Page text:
My thinking on system level access is leading me down the path of removing the file system too. Right now the parent process mmaps all of the subfolders of the current working directory, and exposes those files as URLs. The server by design will not attempt to read new files unless sent a SIGHUP, but will reflect any file it has open if modified via the VNODE event on the file. This was done so that new directories / files could be deployed but not released until ready. For instance let's say our web app is running out of ./jawas.ws/v1/ and we wanted to release a v2. We could deploy all of our files to ./jawas.ws/v2/ and even run a Jawas on another port with these files mapped, and then choose to release to the public Jawas by sending the original a SIGHUP. The original listener would then rescan the ./jawas.ws/ directory and find the new version. This works fine as long as you can replicate file system state across all of your nodes.

As an alternative to rsync, I am thinking of borrowing ConnServer's object cache concept. Each asset in the environment would be database backed and have an explicit TTL. New versions could be deployed and multiple versions could be deployed simultaneously for AB testing. Any Jawas pointed at the same source database would ondemand cache the values, and the database itself via triggers could notify every attached Jawas of a component change. This also allows for tooling to update content in the db via Jawas's HTTP and WebSocket interfaces. We trade a simple file system for a DBMS, but the tooling becomes more reliable at scale. Lastly, it makes containerization of Jawas easy as the only configuration value becomes which database to attach to for content. It would be easy to supply this to docker as an environment variable.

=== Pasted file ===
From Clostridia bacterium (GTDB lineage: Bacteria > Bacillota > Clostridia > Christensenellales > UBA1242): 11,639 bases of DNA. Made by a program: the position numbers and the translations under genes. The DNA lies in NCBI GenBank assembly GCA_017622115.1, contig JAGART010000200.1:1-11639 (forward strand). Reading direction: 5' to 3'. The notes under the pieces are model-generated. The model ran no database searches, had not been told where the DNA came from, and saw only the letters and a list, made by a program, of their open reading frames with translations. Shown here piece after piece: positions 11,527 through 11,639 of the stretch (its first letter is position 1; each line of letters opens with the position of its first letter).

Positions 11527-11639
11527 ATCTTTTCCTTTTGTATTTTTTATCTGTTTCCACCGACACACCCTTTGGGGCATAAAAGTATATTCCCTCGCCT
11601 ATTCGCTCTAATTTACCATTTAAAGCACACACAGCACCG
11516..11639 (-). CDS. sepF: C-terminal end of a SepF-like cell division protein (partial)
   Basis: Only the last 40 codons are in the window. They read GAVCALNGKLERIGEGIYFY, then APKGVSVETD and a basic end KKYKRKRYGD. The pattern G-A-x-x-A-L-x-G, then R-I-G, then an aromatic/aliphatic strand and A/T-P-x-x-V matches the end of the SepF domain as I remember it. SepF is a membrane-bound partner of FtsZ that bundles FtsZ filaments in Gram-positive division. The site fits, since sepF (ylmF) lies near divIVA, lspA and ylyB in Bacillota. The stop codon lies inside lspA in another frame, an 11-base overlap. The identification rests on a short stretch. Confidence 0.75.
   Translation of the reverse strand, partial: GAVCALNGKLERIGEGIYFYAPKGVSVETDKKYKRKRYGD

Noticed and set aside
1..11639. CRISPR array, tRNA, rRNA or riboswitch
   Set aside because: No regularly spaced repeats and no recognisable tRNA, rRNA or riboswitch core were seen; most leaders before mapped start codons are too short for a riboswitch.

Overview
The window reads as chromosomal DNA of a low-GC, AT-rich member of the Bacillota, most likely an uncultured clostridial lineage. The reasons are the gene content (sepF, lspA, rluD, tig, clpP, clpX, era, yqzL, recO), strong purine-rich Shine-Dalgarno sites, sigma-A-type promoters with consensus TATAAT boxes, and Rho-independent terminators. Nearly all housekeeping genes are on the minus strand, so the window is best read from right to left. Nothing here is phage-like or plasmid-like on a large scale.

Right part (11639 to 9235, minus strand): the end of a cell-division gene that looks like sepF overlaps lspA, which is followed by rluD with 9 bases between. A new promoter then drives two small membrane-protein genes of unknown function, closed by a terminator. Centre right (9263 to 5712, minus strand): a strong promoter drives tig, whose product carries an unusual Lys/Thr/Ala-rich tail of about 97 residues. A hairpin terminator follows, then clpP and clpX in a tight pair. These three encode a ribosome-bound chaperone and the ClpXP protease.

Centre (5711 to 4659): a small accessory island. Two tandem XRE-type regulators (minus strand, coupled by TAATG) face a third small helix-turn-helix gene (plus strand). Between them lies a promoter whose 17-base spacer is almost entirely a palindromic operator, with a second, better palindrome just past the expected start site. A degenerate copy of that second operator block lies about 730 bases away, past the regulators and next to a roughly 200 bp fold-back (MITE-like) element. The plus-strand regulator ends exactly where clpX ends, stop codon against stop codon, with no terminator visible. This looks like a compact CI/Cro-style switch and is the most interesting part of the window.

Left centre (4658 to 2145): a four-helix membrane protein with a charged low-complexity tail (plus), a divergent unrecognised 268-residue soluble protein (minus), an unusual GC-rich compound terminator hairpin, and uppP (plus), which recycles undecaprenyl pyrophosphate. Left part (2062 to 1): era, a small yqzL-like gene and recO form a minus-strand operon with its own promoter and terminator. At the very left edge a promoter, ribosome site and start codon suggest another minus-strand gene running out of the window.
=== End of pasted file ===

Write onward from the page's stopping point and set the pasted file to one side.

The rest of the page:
With these changes in place, adding support for new protocols becomes much easier. As each request or message send gets translated to a Jawas API path and message send, new protocols need only be mapped into the URL space. Since multiple producer/consumers can attach to a given URI, we can have all HTTP traffic mirrored to MQTT or AMQP. Similarly, as a HTTP response becomes no different from a single shot WebSocket message or CoAP response, any script would naturally support all available protocols. With the database bindings, one could even stream DB requests to a given stored procedure, allowing for new workflows. HTTP long poll or HTTP/2 pipelining could also be directly supported.

By breaking the Jawas client handling code into an extensible event system, we also open the door to future unforeseen workflows. Rather than simple IN -> OUT and OUT -> IN, Jawas could model entire statemachines with simple event extensions. User defined events will generally fall into either a message in or waiting for a message to go out. Timer events can also be directly supported too, which will remove one of the extra signaling cases currently used by the system. Periodic events, which are currently based on timeouts, could be made first class timer events, simplifying the event model and error handling.

Having worked on a code base is C for so long, what amazes me most is how maintainable a piece of software can be if you have a sound understanding of it. I can still make significant architectural changes without fear of rabbit holes. Revisiting Jawas leads me to believe code maintenance is a political and not a technical problem.